Archive for the 'Confident Personal Style' Category

‘Elegant and desirable’: what’s not to like?

Last week, I wrote that we could be on the verge of a new era of style in the UK where women will want to look both elegant and desirable.  A number of people have said to me that they felt ‘elegant’ mainly meant old and that ‘desirable’ was not the main message they wanted their clothes to convey – especially at work.

I thought it would be worth expanding on this because I think there are a lot of issues bound up in this. First, ‘elegant’ doesn’t need to mean prissy.  I don’t think we’re going backwards to a glorious bygone era or anything like that.  We are moving forwards into an era where good designers are recognising that people want more for their money in terms of design and quality and want clothes that suit them as individuals.

I see many of our younger customers really starting to understand the concept of buying clothes that help build their confidence because they know they look good, rather than just hiding their lack of confidence because people notice the clothes.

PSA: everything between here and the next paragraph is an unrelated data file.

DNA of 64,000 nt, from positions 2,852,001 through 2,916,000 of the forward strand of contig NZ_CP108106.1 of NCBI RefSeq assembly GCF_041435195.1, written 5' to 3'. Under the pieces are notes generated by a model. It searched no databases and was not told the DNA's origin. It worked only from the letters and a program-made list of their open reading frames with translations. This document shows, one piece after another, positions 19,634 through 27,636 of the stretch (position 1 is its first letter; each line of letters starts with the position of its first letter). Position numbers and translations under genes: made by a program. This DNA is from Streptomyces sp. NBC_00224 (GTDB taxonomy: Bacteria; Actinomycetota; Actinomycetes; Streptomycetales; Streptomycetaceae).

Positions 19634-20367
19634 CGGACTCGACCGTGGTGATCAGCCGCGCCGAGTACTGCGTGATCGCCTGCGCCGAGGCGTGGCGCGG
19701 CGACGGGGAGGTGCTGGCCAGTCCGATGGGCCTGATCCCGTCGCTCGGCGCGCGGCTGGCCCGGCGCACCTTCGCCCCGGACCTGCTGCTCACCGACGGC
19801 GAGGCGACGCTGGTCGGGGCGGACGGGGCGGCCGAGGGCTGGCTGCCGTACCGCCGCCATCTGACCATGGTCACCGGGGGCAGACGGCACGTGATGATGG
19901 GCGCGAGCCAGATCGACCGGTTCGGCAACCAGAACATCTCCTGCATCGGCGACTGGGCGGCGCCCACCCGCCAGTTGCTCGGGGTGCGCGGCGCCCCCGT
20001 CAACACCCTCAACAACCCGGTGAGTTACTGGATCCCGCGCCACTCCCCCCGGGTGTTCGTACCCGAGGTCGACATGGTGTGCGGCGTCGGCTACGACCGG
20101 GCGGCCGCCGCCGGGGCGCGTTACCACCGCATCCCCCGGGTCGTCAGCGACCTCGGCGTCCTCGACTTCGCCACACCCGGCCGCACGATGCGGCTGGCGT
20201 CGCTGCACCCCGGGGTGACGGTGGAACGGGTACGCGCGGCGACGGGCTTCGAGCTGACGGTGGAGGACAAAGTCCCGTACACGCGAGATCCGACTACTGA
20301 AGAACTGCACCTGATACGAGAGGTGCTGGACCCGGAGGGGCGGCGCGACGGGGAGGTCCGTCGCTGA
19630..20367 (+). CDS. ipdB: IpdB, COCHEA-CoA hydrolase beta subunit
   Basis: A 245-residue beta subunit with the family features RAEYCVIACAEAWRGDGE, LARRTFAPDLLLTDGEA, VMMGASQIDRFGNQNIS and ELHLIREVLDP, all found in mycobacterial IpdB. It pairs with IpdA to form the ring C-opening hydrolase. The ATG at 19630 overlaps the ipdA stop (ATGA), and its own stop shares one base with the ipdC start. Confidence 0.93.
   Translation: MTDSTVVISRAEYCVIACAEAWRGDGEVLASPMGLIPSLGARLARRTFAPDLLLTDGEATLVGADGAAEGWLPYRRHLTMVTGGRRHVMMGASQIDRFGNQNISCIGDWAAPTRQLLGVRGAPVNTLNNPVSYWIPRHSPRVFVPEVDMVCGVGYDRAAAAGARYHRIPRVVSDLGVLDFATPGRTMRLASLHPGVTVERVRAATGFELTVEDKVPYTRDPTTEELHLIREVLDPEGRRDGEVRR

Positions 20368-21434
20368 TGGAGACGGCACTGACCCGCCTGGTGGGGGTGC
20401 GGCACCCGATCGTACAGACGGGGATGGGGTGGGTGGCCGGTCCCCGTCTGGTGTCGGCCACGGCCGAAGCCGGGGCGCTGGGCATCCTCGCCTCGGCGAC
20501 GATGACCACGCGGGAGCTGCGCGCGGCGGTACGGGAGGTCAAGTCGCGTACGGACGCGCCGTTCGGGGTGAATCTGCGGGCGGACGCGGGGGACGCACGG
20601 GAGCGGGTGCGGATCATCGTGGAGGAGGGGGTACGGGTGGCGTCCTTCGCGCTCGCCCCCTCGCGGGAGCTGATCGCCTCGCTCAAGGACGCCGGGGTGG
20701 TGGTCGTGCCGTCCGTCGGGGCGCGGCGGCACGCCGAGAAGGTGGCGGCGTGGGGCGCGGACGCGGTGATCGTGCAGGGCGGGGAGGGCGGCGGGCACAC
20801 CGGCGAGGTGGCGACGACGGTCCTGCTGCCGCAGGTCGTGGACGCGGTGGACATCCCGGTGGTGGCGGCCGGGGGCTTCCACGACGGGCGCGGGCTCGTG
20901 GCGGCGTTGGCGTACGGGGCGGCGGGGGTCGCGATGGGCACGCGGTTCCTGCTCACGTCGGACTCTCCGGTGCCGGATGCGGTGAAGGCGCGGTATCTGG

Desirability isn’t a sexual thing in this context,  it’s about not looking or feeling ridiculous. Contrast Pippa Middleton’s dress at last month’s wedding with so many bridesmaids’ dresses.  Her dress was neither twee nor vulgar; it accentuated her body.  In the work context, I do think that confidence springs from knowing that you look great and that it’s you, not the fabric that’s covering you up that people are engaging with.

The era of bling might be coming to an end too. For many years, a lot of top designers have geared their collections towards the bling-hungry markets in Eastern Europe, particularly Russia.  I’ve always found it amusing that, having been forced to wear the same clothes as each other under decades of Communist rule, Russian women were happy to be forced by fashion to look the same as each other.

But this is changing as tastes are maturing: we have a group of Russian women coming to see us in London soon because they want clothes which are more elegant and less vulgar that they’re being offered at home.